The latest from the NHC forecast
The US National Hurricane Center is out with its latest update on Hurricane Laura and it's not good.
Laura is likely to continue strengthening today while it moves over warm waters of the northwestern Gulf of Mexico and the vertical wind shear remains low. Laura's intensity could level-off by this evening due to the possibility of an eyewall replacement cycle and the expected increase in shear around the time of landfall. Even if the rate of strengthening eases, Laura is expected to be an extremely powerful category 4 hurricane when it reaches the northwestern Gulf coast.
This has the potential to be especially devastating for the oil & gas industry and its workers. The current track takes the eye through or near Beaumont, TX or Lake Charles, LA. Both are massive US refining hubs. The Houston area will also be hit but it now looks like the worst of the storm will pass to the east of it.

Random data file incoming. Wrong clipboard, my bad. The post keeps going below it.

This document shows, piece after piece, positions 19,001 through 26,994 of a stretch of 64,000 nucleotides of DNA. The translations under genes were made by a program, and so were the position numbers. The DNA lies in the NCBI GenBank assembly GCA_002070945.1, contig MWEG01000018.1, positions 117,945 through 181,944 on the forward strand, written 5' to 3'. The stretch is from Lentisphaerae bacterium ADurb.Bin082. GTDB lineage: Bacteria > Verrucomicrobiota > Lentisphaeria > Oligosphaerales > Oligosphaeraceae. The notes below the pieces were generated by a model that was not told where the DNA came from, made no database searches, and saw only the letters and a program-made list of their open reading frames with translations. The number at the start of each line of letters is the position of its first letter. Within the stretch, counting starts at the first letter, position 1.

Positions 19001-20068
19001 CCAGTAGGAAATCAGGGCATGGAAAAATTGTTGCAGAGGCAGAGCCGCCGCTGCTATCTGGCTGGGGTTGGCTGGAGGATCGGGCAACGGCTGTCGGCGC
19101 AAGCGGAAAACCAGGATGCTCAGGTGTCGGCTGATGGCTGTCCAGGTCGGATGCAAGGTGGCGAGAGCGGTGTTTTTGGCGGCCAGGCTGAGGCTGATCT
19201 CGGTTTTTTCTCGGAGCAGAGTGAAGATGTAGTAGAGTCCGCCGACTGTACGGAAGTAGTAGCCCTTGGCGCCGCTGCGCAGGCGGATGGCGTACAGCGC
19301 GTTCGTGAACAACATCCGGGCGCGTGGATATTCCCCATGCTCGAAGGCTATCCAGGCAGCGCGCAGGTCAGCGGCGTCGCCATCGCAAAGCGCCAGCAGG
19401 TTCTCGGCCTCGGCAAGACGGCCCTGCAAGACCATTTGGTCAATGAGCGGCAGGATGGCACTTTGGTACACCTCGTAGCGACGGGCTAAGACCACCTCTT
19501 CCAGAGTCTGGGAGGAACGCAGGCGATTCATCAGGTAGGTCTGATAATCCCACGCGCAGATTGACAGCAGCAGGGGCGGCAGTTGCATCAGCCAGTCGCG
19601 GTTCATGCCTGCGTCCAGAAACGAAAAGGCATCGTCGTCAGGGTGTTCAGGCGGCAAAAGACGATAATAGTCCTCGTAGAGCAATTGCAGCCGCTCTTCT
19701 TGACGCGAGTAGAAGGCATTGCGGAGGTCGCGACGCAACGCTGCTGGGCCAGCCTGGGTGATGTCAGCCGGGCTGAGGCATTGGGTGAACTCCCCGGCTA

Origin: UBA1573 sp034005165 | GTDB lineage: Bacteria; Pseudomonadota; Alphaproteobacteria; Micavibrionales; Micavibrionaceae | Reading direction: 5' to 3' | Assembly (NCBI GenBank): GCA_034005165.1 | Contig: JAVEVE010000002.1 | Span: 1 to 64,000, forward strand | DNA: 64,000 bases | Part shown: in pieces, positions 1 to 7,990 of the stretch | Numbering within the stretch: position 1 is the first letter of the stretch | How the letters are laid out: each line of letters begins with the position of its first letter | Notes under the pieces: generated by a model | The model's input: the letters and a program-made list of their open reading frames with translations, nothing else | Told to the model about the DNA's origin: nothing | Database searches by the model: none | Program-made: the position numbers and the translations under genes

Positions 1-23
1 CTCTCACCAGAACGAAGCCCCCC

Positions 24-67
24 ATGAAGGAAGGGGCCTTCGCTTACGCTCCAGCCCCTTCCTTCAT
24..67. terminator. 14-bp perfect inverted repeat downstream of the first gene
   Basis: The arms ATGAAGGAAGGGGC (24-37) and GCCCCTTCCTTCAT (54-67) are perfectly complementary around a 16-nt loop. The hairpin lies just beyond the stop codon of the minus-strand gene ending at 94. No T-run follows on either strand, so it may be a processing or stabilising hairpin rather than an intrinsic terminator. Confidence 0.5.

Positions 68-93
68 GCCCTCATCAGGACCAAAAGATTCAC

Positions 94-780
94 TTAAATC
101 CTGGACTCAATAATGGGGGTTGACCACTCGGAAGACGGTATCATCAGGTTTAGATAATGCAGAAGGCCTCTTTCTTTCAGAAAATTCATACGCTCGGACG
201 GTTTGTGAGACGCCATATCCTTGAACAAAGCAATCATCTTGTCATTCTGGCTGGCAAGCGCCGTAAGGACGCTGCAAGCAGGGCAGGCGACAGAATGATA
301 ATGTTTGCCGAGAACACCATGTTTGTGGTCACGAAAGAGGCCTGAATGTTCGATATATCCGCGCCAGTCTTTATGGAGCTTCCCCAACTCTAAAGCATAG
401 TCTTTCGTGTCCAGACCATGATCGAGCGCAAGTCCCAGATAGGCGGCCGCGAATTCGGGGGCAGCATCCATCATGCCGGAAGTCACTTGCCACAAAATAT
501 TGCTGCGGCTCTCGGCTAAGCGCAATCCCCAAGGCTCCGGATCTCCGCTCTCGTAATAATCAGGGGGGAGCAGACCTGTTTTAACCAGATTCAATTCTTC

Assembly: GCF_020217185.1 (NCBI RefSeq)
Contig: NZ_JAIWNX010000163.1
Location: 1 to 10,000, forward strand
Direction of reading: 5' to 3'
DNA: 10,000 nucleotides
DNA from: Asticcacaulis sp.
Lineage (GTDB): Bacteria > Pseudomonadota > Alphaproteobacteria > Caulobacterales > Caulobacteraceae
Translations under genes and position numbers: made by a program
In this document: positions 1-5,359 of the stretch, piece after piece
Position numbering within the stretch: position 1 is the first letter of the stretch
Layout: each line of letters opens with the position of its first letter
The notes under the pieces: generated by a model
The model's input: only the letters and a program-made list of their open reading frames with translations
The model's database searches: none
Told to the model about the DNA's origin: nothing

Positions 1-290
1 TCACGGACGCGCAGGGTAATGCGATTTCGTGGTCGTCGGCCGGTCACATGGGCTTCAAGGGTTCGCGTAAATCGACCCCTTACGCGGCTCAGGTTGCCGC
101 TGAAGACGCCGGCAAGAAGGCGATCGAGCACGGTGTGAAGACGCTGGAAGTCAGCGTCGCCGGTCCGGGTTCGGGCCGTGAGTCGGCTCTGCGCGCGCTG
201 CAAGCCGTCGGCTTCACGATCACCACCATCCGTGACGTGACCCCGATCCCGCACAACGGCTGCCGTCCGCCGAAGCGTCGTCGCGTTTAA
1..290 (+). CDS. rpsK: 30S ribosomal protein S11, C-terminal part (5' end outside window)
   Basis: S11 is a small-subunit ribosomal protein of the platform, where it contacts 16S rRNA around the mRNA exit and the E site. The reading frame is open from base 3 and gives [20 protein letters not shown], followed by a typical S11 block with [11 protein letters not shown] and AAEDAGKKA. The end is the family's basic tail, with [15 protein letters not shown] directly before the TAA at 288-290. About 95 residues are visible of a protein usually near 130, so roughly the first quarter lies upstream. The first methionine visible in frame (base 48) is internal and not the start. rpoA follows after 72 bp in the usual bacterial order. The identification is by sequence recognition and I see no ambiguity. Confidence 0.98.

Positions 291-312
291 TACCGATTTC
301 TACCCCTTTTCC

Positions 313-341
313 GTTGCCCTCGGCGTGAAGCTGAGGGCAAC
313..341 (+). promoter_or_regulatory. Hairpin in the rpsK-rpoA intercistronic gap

Category 4 hurricanes have sustained winds in the 209-251 km/h range, or 130-156 mph. Storm surges are generally 13-18 feet but can be as much as 24 feet. The NHC says the storm surge from Laura could penetrate 30 miles inland.
A recent Category 4 storm was Hurricane Harvey in 2017. It inflicted an estimated $125B in damage as it first made landfall near Corpus Christi and then raked the coast, causing widespread flooding in Houston. It matched Katrina as the most-costly US hurricane.
This storm appears to be faster moving so flood damage may not be as high but wind damage could be worse. It will also then cut across the mid-Atlantic states and could reform as a tropical storm off the coast of North Carolina or Virginia.